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Jim Cook



Every once in a while I switch the TV channel from Fox to CNBC to see what the liberals are saying.  After listening awhile I get a deep sense of hopelessness and foreboding for our country.  The most important thing for the left is giving money to people.  They are happy to see the growth of food stamps, disability payments, housing subsidies, free healthcare and all the other welfare benefits.  They utterly fail to see the damage it is doing to the recipients.  Whole cities that once flourished have deteriorated into rotting eyesores populated with shambling hulks of chemically dependent drones.  These people are no longer employable.  They have become incompetent and helpless and the liberals can’t see that it’s their doing.

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The Best of Jim Cook Archive

Best of Doug Noland
May 17, 2012
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Along the lines of happenings in the periphery country Greece, things are also going from bad to worse at a European core country, Spain.  After promising that no additional public money would be used to bailout Spain’s troubled banks, Prime Minister Rajoy was forced to backtrack this week with the nationalization of the fourth largest Spanish bank, Bankia.  And today’s widely anticipated announcement of plans for addressing banking system issues was less than confidence inspiring. 

Saddled with enormous real estate loan portfolios, confidence in the Spanish banking system is quickly evaporating.  Analysts talk of the need for a massive (Irish-style) recapitalization program ($150bn-$200bn), an enormous sum for an already troubled sovereign borrower.  Spain’s Credit default swap prices jumped another 36 bps this week to a record 517 bps.  This week provided added confirmation that the European crisis has decisively infiltrated the “core.” 

In discussing Credit insurance and derivative markets over the years, I’ve invoked an analogy of writing flood insurance during a drought.  It’s a truly wonderful business – that is until torrential rains arrive and the complacent community of highly-speculative (and thinly-capitalized) insurers flood the insurance market as they desperately attempt to offload (“reinsure”) the risk they accumulated during the profitable drought-period boom.  Those seeking long-term survival (as opposed to the crowd trying to make a quick buck) better have a superior ability to discern weather patterns.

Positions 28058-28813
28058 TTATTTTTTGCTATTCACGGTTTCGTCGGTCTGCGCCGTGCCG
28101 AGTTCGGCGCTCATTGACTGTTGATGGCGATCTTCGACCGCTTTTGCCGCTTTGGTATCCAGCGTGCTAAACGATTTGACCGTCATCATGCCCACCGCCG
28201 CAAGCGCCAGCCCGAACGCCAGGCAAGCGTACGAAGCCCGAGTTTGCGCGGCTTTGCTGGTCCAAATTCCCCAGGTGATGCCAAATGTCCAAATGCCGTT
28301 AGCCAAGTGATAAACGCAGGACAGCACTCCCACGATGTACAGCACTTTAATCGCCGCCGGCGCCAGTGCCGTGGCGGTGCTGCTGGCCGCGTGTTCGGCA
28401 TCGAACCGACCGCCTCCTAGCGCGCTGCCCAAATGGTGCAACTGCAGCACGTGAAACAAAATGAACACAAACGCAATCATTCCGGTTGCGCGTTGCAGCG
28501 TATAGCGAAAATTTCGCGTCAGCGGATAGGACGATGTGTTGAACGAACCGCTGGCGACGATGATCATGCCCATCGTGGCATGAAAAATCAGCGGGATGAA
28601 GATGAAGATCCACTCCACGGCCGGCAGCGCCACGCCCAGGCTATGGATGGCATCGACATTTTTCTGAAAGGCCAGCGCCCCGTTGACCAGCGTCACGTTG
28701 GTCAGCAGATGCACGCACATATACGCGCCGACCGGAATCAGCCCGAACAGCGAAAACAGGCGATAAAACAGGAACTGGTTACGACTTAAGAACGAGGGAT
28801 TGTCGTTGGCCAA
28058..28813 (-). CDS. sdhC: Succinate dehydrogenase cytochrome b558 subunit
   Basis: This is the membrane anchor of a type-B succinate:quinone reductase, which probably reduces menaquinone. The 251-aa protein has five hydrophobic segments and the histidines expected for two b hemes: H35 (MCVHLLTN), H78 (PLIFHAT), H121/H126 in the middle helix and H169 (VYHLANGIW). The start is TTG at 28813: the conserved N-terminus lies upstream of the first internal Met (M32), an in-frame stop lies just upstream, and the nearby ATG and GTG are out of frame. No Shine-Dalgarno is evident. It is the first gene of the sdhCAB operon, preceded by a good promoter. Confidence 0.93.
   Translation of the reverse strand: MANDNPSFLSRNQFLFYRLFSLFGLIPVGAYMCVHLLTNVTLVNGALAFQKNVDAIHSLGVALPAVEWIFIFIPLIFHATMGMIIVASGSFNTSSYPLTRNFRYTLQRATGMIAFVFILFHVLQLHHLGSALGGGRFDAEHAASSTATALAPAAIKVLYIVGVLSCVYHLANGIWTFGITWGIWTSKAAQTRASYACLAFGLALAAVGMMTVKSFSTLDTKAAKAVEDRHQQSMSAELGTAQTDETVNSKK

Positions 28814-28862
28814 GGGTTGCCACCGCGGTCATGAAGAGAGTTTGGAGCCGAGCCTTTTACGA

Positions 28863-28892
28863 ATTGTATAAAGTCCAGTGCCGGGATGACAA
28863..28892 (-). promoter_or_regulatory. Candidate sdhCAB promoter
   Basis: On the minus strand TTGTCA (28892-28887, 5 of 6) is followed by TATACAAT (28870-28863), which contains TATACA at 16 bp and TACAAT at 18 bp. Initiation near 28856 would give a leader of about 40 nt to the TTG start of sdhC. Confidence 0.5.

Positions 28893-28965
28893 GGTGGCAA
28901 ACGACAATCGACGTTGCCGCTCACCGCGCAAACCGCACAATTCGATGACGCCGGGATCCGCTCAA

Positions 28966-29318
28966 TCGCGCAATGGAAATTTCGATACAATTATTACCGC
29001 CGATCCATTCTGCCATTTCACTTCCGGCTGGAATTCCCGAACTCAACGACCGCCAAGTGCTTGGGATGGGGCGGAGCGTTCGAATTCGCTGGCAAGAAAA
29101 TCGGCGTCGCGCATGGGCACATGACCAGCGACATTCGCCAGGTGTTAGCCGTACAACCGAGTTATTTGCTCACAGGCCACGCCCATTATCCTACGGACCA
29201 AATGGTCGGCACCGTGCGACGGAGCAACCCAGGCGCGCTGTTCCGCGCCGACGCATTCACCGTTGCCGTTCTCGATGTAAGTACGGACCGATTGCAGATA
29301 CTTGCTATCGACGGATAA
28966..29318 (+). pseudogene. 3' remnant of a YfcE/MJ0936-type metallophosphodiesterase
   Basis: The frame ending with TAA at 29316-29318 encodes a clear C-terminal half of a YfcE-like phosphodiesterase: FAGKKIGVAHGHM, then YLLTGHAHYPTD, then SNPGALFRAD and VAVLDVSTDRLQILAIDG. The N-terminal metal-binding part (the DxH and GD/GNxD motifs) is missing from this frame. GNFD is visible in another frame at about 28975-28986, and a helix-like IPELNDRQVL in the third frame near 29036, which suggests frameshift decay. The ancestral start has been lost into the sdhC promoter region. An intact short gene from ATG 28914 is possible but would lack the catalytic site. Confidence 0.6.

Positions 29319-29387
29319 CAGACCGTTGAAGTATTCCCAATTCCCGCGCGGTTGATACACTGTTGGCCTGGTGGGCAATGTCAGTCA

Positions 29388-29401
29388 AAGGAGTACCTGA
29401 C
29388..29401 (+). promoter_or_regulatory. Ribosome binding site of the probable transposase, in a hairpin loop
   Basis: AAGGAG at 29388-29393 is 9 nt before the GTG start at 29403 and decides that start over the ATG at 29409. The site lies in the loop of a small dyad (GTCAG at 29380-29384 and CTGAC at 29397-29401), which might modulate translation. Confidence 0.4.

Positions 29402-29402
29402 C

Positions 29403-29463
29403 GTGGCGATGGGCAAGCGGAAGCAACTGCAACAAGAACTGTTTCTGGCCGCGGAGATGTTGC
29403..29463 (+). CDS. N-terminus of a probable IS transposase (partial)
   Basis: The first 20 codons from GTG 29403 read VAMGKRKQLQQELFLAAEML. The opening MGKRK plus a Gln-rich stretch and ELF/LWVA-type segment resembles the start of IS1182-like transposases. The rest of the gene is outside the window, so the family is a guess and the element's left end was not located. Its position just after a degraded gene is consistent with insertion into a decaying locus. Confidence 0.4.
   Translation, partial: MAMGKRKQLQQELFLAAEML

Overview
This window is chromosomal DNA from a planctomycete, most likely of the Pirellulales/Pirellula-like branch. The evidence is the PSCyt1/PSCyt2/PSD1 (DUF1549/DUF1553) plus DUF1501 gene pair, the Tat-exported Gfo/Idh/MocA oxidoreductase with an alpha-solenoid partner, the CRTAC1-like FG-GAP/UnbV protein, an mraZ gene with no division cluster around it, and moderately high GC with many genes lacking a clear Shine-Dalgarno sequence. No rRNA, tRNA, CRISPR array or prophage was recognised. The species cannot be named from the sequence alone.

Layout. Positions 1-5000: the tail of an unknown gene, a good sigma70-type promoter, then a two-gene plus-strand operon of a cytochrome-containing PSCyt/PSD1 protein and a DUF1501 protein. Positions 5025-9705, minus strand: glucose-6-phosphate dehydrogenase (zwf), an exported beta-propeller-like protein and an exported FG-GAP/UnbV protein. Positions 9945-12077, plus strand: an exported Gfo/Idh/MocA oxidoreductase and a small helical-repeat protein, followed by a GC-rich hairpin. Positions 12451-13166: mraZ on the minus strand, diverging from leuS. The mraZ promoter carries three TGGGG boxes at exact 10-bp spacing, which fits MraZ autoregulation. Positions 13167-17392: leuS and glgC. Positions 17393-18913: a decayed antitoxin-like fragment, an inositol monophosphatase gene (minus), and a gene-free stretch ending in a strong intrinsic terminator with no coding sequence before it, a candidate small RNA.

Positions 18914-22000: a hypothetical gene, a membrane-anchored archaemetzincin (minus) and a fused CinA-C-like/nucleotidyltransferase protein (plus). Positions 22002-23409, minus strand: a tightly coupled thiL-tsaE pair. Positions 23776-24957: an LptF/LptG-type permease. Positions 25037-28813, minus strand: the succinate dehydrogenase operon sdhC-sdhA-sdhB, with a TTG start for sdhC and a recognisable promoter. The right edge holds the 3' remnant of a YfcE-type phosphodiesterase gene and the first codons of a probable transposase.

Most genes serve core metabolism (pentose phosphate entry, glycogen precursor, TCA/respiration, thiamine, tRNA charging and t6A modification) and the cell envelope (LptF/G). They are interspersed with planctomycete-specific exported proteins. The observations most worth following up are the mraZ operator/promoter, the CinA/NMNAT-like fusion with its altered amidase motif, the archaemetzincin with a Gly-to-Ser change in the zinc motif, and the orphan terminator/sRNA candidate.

If I were JPMorgan top management, I’d surely be moving today to reduce the company’s risk profile – especially with respect to myriad global market risks.  The clouds are darkening and much better to move before the heavy downpours commence (and buyers, along with their liquidity, run for the hills).  While I will give no Credit for their self-serving self-flagellation, they are a savvy group that has demonstrated their ability to manage through crises.  Certainly, writing Credit and market risk insurance has, again, become a risky proposition.  And I’ll assume that JPMorgan’s market-making operations will be reined in throughout various risk insurance markets – and I’ll assume a similar change in tack will be afoot by the cadre of major derivatives operators.  Importantly, this equates to less liquidity and more expensive market insurance.  A less favorable insurance market equates to more restraint in risk-taking and an attendant tightening of financial conditions.  As such, I would not be surprised if this week proves a major inflection point for global risk markets - and a major coup for “risk off.”